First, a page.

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Can Jokowi bring the dynamism Indonesia’s economy so badly needs?

32 7 19
16.01.2019

INDONESIA has achieved almost 20 years of continuous economic growth.

The country navigated the 2008 global financial crisis with little difficulty and effectively weathered the emerging market volatilities of 2018. It has adjusted to the end of the China-driven commodity boom more effectively than the commodity-exporting members of the now-forgotten BRICS (Brazil, Russia, India, China and South Africa) group.

Despite this record, the economy isn’t growing fast enough to meet the growing aspirations of its people or to make significant inroads into poverty — a challenge compounded by the sizeable increase in inequality this century.

The new normal is five percent growth. While that’s faster than the global economy, it’s well behind contemporary Asian frontiers set by India, China, Vietnam, and even the Philippines.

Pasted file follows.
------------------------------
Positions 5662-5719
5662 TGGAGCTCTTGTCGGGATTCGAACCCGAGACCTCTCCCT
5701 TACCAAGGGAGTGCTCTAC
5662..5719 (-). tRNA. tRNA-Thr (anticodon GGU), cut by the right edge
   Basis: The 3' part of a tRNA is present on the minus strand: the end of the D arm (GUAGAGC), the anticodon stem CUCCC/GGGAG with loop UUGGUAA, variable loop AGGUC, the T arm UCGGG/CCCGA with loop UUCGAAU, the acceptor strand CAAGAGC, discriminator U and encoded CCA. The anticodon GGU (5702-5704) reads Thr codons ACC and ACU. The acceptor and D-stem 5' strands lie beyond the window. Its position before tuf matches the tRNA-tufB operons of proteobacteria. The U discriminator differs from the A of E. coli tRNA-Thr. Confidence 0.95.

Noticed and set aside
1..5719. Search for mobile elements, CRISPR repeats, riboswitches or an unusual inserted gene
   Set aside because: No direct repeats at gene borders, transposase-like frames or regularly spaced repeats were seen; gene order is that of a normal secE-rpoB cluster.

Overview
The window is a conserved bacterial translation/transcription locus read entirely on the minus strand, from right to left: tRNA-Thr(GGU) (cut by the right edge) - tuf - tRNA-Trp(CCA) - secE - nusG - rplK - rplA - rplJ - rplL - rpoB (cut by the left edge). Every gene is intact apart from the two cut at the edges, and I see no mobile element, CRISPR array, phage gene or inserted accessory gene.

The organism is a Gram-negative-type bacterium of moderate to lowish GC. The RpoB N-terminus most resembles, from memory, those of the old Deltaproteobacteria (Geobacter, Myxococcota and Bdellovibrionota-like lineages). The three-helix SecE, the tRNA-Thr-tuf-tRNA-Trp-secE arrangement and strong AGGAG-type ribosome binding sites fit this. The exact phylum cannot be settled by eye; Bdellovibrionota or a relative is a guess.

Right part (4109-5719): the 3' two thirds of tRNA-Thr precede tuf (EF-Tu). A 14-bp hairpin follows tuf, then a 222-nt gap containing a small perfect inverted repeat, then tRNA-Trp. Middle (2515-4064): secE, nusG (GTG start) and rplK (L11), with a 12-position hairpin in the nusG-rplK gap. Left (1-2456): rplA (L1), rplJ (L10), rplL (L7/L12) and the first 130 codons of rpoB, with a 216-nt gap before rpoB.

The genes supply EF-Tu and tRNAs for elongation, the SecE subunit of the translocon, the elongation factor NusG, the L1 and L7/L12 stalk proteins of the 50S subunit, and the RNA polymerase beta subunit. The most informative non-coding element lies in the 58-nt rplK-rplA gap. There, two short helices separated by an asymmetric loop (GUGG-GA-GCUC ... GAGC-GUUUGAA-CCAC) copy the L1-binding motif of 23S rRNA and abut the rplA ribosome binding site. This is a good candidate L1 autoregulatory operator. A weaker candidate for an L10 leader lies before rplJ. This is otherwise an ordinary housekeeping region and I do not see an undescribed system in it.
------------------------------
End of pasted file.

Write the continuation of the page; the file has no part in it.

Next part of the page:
SEE ALSO: Indonesia: Why Jokowi and Prabowo won’t be getting the indigenous vote

It’s also well short of President Jokowi’s 2014 election campaign pledge of seven percent growth. The difference matters: seven percent growth implies a quadrupling of real per capita incomes every 28 years, where five percent growth delivers just a doubling every 23 years.

Why isn’t Indonesia growing as fast as the two Asian giants and some of its neighbours?

Jokowi had the misfortune of coming to office just as the commodity boom was ending. Government and businesses were being forced to adjust to the end of a decade of easy growth. Some slowing down in the economic momentum was inevitable. But four years on, economic growth has yet to accelerate despite a moderate increase in commodity prices and the ongoing income effects of the boom.

The factors explaining this lack of economic dynamism are mainly domestic.

Governor Bank of England Governor Mark Carney, Indonesia Finance Minister Sri Mulyani Indrawati, World Bank President Jim Yong Kim, Indonesia President Joko Widodo, IMF Managing Director........

© Asian Correspondent